Veteran Nigerian saxophonist and pioneer of Afro soul and Afrobeat, Orlando Julius, embarks on his first set of US dates in over a decade this Autumn. Expect to hear tracks from his acclaimed new studio album with The Heliocentrics, Jaiyede Afro, alongside a host of classics from his incredible 50-year career including “Alo Mi Alo,” “James Brown Ride On,” “Jagua Nana” and “Ijo Soul,” the track which allegedly influenced James Brown’s “I Got You (I Feel Good).” It’s a one-off chance to catch one of Africa’s all-time great musicians, live and direct.
September 18th: Chicago, IL / Mayne Stage ‘World Music Festival Chicago’
September 19th: Chicago, IL / Mayne Stage ‘World Music Festival Chicago’
September 24th: Philadelphia, PA / venue tba
September 25th: New York, NY / Le Poisson Rouge
September 26th: Albuquerque, NM / National Hispanic Cultural Center
As they make their way across Europe, it’s a full-on party when Orlando Julius hits the stage with The Heliocentrics. Recorded live in Brussels, this performance of “Aseni” shows the stage ablaze with synchronized dance moves and razor sharp musicianship. Make sure to catch this show when they come through your city!
European Tour Dates
11th: Ljubjana SLO / Kino Siska
12th: Rome IT / Teatro Quirinetta
13th: Bologna IT / Locomotiv Club
14th: Turin IT / Scuola Holden (General Store)
15th: Milan IT / Biko Club
19th: Arhus DEN / Atlas
20th: Copenhagen DEN / Global
21st: Stockholm SWE / Fasching
Here at Strut, we’ve been captivated with African music of many varieties ever since we first dipped our toes into the vast waters of music from the continent. Our initial forays into releasing curated collections of music from Africa focused on West African Afrobeat and Afro-Funk, and in the following years broadened our scope to touch on Ethio Jazz, North African Gnawa, South African township jive, and countless other varieties and hybrids.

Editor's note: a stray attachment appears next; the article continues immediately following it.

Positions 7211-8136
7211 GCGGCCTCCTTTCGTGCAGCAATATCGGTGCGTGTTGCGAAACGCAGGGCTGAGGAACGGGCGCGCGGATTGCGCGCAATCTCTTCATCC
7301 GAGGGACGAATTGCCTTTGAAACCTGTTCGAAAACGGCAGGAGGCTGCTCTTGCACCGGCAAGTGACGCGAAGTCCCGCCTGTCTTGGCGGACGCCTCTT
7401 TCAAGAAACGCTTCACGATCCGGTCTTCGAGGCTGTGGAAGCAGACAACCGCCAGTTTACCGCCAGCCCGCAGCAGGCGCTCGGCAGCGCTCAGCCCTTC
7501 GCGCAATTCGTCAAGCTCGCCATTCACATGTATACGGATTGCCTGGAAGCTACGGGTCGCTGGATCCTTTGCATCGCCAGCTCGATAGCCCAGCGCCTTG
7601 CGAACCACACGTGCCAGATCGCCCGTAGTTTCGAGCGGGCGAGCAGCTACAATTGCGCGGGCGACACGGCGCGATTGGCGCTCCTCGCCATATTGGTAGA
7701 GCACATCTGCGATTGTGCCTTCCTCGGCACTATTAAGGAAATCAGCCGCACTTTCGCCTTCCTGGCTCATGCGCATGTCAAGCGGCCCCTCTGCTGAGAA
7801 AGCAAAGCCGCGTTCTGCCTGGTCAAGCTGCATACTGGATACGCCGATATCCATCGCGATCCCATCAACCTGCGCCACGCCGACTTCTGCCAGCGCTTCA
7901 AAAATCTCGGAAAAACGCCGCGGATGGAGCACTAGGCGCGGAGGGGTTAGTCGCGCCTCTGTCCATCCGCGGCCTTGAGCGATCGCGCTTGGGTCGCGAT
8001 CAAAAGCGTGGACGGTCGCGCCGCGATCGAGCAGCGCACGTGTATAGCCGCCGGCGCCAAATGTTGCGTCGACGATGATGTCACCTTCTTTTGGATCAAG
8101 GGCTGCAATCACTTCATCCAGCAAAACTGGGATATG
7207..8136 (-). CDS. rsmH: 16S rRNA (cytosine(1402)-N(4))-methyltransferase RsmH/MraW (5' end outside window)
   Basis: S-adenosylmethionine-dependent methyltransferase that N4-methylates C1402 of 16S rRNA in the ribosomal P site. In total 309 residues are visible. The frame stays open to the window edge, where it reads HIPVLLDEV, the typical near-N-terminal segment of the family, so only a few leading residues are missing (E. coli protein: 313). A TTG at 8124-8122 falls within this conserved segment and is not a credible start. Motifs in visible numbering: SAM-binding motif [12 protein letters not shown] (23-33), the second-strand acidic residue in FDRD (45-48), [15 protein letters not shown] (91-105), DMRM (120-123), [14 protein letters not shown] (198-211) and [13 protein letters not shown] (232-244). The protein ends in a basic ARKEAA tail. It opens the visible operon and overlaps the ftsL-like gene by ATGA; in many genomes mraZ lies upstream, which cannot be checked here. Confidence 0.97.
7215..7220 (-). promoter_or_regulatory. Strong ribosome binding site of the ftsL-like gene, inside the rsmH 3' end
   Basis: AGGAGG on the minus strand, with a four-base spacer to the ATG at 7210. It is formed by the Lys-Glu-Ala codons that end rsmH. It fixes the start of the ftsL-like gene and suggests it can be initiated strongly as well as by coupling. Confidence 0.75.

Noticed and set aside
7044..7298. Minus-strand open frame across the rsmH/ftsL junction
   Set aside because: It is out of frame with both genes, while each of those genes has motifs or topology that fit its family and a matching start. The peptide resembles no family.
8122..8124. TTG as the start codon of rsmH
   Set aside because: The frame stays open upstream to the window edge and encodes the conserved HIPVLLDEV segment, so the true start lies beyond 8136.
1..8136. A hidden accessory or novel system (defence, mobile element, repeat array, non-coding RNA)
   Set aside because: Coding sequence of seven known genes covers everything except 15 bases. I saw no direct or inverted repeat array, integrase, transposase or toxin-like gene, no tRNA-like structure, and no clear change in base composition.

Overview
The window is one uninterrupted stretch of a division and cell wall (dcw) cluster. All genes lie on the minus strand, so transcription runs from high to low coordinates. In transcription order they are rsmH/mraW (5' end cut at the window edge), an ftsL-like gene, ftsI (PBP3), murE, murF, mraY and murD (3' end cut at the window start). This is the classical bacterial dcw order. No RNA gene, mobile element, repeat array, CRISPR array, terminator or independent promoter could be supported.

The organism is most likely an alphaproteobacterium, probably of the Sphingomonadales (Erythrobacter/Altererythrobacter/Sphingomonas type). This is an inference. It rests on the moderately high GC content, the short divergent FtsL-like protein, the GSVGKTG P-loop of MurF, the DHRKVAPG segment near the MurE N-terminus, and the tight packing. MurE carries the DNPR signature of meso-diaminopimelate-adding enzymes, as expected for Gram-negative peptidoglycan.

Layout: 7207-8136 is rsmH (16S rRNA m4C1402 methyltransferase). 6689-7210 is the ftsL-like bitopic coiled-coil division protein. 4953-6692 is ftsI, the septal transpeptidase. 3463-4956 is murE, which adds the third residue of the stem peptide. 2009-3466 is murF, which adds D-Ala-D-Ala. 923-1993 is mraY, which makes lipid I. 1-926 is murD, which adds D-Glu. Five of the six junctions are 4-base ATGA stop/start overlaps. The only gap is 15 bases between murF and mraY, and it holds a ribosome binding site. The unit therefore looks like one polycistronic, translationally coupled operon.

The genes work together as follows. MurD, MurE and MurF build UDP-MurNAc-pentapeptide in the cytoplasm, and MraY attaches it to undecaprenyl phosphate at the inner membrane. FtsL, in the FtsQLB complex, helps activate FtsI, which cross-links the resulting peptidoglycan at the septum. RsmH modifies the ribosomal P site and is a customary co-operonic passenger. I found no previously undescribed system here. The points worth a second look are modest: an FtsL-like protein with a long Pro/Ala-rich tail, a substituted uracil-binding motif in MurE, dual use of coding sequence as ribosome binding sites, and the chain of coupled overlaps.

To kick off 2015, we’ve compiled selections from our many African releases for a special digital release. Afro-Beats is over two hours of music, and we kept the price below that of an average album release. Dig in, and enjoy!
1. Ebo Taylor : Ayesama (taken from Appia Kwa Bridge)
2. Jabula : Jabula Happiness (taken from Spirit Of Malombo)
3. Mulatu Astatke : Green Africa (taken from Mulatu Steps Ahead)
4. Orchestre Poly-Rythmo : Koumi Dede (taken from Cotonou Club)
5. Orlando Julius with The Heliocentrics : Aseni (taken from Jaiyede Afro)
6. Jingo : Fever (taken from Afro-Rock Vol. 1)